A combination of the coronavirus and plunging oil prices has resulted in a fall in outbound Middle East global commercial real estate investment in 2020. Covid-19 and Middle East travel restrictions have had a major impact on UK commercial real estate volumes, with Q2 investment from the region totalling £32m, its lowest level since Q3 2010.
Middle East capital flows into UK commercial real estate totalled £1.275bn in the first three quarters of 2020, buoyed by the acquisition of the London Ritz Hotel for c.£700m in March 2020 by Abdulhadi Mana Al-Hajri from Qatar.
Improving sentiment during the latter months has translated into rising investment activity, with £352m transacted in Q3, up 26% from Q3 2019.
With the opening of travel corridors between the UK and United Arab Emirates / Bahrain in November, we are already seeing an increase in real estate demand from investors. Travellers arriving into the UK from these countries will no longer have to quarantine for two weeks, promoting opportunities for investors for when the current UK lockdown restrictions are removed in 2021.
We estimate that the year-end total transaction volume for Middle East capital into the UK is c. £1.4bn, down 6% on last year. The recent recovery in transactions seen in Q3 will unfortunately not continue into the normal final quarter rally as long income and distressed investment opportunities remain scarce.
Depending on further lockdown measures, we predict that 2021 will see a recovery in volumes to £1.6bn representing an annual rise of 14%. This reflects the anticipated improving environment as advances in Covid-19 vaccinations reach new milestones and the deployment of capital left unutilised in 2020. Investor sentiment will increase towards transacting internationally with virtual viewings and video tours becoming the “new norm”.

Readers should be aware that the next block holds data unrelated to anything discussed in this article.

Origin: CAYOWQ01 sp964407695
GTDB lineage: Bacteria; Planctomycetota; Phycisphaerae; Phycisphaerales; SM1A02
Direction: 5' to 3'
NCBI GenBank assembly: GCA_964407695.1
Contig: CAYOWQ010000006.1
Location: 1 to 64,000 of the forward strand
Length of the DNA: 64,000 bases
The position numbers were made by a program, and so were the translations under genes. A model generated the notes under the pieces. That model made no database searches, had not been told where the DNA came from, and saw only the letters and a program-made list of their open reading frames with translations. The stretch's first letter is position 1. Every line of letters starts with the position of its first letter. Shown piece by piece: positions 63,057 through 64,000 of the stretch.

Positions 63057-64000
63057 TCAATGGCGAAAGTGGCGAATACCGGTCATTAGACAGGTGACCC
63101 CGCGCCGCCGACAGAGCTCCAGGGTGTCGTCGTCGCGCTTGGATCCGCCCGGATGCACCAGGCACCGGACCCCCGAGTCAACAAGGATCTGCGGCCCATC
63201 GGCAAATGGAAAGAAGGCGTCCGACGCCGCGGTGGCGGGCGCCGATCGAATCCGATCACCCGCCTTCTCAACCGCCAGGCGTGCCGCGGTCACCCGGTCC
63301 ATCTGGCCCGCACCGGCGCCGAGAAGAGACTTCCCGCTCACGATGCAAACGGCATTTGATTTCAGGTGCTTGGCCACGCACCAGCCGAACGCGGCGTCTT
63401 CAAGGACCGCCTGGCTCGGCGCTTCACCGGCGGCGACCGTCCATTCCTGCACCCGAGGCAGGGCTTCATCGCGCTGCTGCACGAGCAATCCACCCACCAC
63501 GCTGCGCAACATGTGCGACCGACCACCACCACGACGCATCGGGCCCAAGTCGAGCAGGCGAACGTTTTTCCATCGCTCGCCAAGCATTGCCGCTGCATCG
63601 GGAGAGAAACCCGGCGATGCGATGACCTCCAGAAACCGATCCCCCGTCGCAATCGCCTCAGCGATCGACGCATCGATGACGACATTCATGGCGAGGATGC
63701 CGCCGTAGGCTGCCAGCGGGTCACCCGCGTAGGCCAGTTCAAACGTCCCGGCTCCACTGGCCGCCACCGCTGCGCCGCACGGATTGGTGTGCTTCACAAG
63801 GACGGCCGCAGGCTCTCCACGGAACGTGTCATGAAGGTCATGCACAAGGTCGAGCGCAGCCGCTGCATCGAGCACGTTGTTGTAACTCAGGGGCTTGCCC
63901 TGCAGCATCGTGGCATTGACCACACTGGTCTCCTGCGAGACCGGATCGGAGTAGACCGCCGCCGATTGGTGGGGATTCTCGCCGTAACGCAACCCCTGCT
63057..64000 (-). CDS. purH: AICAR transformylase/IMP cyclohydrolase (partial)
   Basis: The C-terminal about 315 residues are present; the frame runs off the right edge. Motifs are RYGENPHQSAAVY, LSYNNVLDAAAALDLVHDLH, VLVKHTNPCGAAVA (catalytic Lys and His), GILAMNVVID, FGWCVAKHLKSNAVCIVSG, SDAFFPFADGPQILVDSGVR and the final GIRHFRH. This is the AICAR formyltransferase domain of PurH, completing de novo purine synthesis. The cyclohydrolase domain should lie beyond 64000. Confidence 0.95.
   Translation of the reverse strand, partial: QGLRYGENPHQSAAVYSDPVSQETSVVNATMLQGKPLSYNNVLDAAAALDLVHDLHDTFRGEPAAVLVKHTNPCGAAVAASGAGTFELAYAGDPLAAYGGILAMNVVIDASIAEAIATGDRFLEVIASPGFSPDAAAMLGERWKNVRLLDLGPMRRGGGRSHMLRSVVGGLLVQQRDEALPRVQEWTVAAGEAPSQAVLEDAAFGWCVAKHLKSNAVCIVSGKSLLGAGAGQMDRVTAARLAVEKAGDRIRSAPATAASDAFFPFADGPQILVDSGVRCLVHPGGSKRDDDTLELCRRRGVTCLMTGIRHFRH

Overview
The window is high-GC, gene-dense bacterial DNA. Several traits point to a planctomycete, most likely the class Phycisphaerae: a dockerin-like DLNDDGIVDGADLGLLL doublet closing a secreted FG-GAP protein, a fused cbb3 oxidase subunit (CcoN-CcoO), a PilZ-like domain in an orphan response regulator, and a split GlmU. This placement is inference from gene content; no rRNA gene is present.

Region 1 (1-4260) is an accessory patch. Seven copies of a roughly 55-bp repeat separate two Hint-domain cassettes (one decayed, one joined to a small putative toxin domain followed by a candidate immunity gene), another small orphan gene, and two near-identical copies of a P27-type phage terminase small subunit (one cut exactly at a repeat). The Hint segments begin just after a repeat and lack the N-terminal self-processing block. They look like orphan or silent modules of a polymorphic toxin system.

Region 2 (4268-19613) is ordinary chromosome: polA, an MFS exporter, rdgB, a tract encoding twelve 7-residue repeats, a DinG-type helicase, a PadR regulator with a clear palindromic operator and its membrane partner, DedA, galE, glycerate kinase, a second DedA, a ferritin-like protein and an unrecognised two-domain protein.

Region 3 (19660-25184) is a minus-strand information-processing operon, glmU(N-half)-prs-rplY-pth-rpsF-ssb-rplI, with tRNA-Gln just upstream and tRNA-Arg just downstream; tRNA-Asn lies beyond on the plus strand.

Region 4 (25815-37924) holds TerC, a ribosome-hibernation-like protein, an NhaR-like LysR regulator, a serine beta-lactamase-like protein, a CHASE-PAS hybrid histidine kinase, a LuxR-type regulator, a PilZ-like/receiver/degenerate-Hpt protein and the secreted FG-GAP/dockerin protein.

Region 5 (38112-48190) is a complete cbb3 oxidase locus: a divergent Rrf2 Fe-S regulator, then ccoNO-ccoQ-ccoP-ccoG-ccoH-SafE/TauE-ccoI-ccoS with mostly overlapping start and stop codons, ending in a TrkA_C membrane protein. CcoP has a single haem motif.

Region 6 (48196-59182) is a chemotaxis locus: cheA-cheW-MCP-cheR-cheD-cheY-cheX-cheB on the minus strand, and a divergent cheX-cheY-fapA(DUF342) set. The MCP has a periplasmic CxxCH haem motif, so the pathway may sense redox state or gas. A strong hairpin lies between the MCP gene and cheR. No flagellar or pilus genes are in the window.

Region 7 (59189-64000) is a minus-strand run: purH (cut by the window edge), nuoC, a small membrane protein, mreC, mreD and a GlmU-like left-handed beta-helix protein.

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Where is this going to be invested?
We have been advising clients across the Middle East on the importance of geographic and sector diversification within their portfolio for the last seven years and Covid-19 has only
increased that importance. Middle East capital flows in recent years have diversified beyond London and into regional cities such as Glasgow, Cardiff, Bristol, Manchester, Edinburgh, Birmingham, and Leeds and we expect that to continue throughout 2021.
Long term office income from globally recognised tenants will continue to be the main focus for most of our clients, but we are seeing a growth in demand for new sectors too.
The rise of the logistics market has not been unnoticed. There has been an upsurge in demand for UK logistics from both Middle Eastern private investors and institutional capital seeking to increase their exposure.
Retail warehouses will be back on investors’ lists in 2021. This sector, often described as a hybrid of retail and last mile logistics, provides investors with long term leases at discounted yields to logistics.
Having recently surveyed our clients requirements for 2021, they are opportunistically exploring other sectors and we have new requirements for healthcare, hotels, data centres, student accommodation and residential.
Why the UK?
Middle Eastern investors continue to search the globe for strong yielding investments, UK commercial and residential real estate, despite recent setbacks, remains attractive. The UK has a transparent legal and accounting system combined with strong real estate investment fundamentals and long income streams.
One of the other important factors to consider for 2021 is currency. A weakened pound means that dollar-based investors, such as those in the Middle East, can still acquire property at prices up to 13% lower than they were five years ago.
Although 2020 has been volatile, we have seen liquidity in UK real estate transactions showcasing its resilience through this year’s events and reinforcing its “safe haven” status.
*Alex James, Head of Private Client Advisory, Private Office – Commercial at Knight Frank discusses ‘The Return of the Middle East investor in 2021’